It’s already been the same in the wake of the Bradford defeat. A few saner souls have pointed out that Murphy was an idiot getting himself sent off, that we battled well for an hour when a man down, took the lead and were only undone by a worldie and then a crap header that zipped through our keeper’s legs. AND we should have had a penalty when Poleon was taken out by the keeper – no, don’t listen to Don Goodman, he’s rabidly anti-Leeds and spouts nonsense. So, a few have broken the ranks of the silent majority – and they’ve highlighted the positives of the Bradford match. But many, many more of that knee-jerk faction of jerks have simply resorted to more abuse, more insults, more demands for the sacking of a guy who’s been there five minutes, and has spent that short time coping with the least helpful circumstances imaginable. That’s disgusting, ridiculous and completely unforgivable.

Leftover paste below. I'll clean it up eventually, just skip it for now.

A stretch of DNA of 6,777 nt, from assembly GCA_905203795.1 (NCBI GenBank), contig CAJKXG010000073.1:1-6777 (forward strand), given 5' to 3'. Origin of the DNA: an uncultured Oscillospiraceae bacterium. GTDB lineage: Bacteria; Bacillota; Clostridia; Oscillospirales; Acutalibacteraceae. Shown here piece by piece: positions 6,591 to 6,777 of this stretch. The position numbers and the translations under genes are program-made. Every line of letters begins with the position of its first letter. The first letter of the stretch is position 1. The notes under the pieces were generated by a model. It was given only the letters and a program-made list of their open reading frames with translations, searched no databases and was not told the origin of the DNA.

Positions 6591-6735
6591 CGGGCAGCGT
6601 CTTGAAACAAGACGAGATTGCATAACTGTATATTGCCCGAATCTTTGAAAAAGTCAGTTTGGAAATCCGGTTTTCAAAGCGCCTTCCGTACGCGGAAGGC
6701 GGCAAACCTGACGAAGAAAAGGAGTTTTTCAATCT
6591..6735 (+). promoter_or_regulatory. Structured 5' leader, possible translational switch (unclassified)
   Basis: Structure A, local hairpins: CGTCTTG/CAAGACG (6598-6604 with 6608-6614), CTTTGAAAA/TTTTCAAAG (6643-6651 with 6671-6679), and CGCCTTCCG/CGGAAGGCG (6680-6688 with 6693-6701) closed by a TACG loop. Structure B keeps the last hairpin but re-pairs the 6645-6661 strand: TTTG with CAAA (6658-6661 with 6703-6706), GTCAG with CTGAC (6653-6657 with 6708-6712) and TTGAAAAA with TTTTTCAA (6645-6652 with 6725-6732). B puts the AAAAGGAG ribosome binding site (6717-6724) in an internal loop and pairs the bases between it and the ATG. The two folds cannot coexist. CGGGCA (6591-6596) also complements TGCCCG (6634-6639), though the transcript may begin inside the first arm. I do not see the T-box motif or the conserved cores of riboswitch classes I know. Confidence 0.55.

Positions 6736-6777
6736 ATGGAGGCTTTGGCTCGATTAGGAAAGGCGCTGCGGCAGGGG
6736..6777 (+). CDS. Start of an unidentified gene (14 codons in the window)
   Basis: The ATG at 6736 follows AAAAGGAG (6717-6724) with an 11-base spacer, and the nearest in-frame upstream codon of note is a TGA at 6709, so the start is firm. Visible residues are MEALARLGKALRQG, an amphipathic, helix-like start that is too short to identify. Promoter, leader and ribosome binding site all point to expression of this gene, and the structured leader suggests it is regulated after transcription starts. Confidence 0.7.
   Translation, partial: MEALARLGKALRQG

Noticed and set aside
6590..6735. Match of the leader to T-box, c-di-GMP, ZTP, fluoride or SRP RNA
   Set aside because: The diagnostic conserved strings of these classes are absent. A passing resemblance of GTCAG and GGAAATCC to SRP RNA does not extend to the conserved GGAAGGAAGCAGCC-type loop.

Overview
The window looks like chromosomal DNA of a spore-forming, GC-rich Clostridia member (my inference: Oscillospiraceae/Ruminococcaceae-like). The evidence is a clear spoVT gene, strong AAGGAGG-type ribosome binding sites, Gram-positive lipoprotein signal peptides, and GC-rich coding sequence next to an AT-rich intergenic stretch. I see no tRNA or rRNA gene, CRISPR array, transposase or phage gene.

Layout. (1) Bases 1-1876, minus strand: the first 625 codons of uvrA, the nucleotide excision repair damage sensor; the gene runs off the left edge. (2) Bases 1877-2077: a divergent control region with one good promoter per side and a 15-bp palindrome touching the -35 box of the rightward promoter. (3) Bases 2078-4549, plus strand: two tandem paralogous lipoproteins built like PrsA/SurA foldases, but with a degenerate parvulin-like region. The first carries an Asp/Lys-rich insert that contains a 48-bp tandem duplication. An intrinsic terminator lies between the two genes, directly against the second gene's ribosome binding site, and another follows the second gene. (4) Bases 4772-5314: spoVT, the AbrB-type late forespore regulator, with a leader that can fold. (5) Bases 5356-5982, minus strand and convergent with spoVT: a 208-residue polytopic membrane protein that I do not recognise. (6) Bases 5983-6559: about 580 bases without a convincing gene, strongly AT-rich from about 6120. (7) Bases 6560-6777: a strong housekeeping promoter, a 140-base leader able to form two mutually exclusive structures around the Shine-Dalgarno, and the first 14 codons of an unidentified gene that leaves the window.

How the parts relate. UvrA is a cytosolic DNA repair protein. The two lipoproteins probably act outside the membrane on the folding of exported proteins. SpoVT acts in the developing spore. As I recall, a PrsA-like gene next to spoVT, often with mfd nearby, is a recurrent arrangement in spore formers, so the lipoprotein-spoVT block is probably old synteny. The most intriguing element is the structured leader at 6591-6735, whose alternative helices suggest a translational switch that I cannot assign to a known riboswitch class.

I’m old enough to remember demonstrations in the West Stand car-park when the fans had had enough and wanted Adamson Out, or on another occasion, Eddie Gray Back. I’ve seen little if any of that this time around. It’s mainly those big, brave Twitter types, sniping away from the safe anonymity of their keyboards, pouring their brainless vitriol onto the head of a man who probably will be gone soon, and who should, anyway, probably walk of his own accord – because he’s up against more than the opposition in the other dressing room every day of his working life. I’ll not comment on whether he’s a good enough coach – there hasn’t been the time or the proper circumstances in force to make a reliable judgement on that. But the players seem to like him – and aren’t they the best ones to ask, normally?